7)Lord Sumption noted: the only coherent position is locking down without limit”or Not locking down at all. The truth is that the loss of life resulting from this virus is very small except for people with serious physical vulnerabilities who can isolate themselves voluntarily.

8)Religion Media centre Linda Woodward (1/4/20) commented “When faced with a biblical plague, the British turn not to God but the National Health Service. It is our national religion, the one thing sacred. It is here rather than in our national churches that we now affirm our shared values, reinforce a sense of collective identity, deal with evil and suffering, reaffirm hope.” Witness the creation of Nightingale hosps in weeks to show that NHS is our unfailing Saviour. Except of course, we had no staff to work in them.
9)What has Church said, or not said.
10)Been lots and lots and lots about obeying Government guidelines.
11)Nothing heard about the churches mandate of ‘Go into the world and make disciples of all peoples’
12)Nothing heard about the reality that: part of life is dying.
13)Nothing about: The Rich Fool who had plans for career, success, building bigger barns, yet, This very night your life will be demanded from you.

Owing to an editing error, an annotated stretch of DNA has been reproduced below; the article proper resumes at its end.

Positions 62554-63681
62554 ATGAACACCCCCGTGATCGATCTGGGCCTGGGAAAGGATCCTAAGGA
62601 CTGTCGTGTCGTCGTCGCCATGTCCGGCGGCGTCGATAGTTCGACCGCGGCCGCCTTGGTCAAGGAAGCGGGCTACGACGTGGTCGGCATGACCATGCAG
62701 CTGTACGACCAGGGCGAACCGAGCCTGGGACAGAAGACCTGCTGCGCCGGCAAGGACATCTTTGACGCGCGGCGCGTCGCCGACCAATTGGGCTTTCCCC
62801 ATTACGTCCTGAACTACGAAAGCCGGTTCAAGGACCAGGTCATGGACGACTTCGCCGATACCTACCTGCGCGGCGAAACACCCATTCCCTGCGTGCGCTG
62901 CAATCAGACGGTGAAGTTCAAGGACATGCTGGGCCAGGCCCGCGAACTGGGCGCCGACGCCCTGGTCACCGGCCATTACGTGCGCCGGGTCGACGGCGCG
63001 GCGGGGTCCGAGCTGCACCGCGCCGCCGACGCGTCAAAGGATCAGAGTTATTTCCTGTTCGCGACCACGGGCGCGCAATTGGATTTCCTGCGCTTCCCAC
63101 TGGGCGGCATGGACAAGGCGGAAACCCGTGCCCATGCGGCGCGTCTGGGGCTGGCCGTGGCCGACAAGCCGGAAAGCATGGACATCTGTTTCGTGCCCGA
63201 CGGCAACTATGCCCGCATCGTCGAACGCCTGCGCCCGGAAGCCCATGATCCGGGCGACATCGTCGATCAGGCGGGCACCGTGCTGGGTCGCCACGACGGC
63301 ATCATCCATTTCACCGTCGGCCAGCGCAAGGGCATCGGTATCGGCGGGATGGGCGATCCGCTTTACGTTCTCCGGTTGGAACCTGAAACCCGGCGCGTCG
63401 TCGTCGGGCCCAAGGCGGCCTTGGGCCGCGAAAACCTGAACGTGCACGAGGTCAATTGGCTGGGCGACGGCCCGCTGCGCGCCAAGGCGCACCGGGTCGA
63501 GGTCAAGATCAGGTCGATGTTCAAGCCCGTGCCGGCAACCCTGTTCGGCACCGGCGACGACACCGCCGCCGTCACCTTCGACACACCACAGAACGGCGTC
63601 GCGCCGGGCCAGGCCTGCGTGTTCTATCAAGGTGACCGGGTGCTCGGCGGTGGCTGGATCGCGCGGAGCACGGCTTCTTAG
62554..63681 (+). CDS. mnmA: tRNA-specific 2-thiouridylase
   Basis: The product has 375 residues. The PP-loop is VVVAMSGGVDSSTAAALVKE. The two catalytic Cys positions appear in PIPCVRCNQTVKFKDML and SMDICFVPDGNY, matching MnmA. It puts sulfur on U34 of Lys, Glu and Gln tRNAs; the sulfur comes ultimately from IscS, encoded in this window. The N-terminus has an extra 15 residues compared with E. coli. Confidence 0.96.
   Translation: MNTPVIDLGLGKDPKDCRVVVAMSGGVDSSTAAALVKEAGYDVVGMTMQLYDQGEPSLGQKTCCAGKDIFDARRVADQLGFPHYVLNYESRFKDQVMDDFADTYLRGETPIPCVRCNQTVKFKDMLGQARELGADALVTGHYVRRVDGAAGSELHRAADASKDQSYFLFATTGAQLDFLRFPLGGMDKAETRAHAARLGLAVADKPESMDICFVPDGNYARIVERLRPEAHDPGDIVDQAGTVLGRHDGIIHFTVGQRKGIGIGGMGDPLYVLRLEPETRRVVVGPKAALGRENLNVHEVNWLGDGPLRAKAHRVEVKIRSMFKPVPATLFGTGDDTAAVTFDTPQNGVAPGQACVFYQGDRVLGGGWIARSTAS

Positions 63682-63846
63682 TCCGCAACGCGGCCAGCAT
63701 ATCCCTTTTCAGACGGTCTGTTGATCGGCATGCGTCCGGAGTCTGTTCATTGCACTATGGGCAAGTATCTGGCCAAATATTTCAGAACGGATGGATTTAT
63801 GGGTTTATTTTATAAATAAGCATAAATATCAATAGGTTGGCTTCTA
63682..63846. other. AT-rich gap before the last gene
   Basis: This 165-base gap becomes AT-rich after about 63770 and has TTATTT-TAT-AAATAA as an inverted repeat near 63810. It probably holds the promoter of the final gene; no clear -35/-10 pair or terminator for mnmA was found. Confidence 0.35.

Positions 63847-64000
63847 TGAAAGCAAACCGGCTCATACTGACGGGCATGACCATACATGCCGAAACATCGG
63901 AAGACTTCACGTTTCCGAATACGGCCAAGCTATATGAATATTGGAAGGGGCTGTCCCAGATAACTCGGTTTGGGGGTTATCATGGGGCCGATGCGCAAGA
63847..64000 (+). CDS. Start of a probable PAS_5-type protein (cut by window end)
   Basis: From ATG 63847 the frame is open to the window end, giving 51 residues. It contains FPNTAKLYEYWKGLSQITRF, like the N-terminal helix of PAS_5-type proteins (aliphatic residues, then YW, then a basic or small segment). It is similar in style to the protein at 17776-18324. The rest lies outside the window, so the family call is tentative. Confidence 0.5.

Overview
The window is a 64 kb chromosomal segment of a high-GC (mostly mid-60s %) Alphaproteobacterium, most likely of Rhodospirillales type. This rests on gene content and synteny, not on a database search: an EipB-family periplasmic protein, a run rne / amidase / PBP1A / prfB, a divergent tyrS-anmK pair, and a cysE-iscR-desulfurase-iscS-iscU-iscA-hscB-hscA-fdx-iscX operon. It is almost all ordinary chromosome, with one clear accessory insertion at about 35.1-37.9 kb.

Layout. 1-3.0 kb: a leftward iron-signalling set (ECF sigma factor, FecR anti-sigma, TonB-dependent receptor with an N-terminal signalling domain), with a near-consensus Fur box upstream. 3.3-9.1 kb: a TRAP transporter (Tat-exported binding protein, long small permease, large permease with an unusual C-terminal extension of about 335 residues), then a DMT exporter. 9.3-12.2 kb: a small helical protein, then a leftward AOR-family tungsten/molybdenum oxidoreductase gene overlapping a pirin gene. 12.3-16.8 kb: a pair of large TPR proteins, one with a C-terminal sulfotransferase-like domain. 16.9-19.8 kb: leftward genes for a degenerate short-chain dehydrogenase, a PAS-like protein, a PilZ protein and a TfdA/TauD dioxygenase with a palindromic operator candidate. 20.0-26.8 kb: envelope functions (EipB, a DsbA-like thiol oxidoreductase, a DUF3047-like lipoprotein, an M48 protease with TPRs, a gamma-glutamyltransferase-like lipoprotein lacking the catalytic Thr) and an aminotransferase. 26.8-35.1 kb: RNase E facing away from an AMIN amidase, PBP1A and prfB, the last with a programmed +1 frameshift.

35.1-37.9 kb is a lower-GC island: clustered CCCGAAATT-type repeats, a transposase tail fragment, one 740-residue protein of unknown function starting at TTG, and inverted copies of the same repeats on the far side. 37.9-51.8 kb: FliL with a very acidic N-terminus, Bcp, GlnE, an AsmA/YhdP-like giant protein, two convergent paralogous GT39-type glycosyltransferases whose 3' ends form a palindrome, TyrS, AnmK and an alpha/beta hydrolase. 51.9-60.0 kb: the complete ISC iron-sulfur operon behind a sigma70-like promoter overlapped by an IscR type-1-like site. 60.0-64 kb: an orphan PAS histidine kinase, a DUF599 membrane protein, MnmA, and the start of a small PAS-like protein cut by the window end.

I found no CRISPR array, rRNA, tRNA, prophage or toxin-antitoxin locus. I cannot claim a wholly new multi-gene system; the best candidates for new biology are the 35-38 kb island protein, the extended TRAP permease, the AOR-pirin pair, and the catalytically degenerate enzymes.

14)Nothing heard about: It is appointed for man to die once and then judgement
15)As one American churchgoer said. ‘ Everybody wants to go to heaven, but nobody wants to die to get there’.
16)The silence from the British churches around their central mandate and man’s eternal destiny has been absolutely deafening.
17)Ravi Zaccharias made a comment about who we worship, or whose ‘world view’ we follow. He said ‘People will worship ‘something,” we will worship God or the state or ourselves. We are either a theist, an extreme nationalist, or a libertine.’ Where do we see our churches amongst these 3 choices? The church has let the rest of the world dictate it’s mandate to us. What a tragic state.

18)On the other side, it could be suggested that part of the Western’ problem is they are victims of their own success with their sophisticated health care systems keeping people alive far longer than they would have 100 years ago.
19)It is because of this specialisation and covid distancing in hospitals that it takes so long to treat one admission, which then leads to queues of ambulances waiting to discharge patients outside hospitals.
20) And it is for this reason, to stop the collapse of the NHS at the point of entry, that
the governments have brought in the lockdowns.

So, where does this leave us?
1)A virus which has killed approx. 6k normal healthy people in comparison to the Spanish flu which killed the equivalent to 340k people. Most of the population being isolated for no reason and being put into a state of perpetual alarm and anxiety
2)Spending up by £390bn (approx.?). The equivalent of throwing 2 x £500m hospitals in English Channel every day. About 9m jobs furloughed and 2 Ă‚Âœ m self-employed furloughed.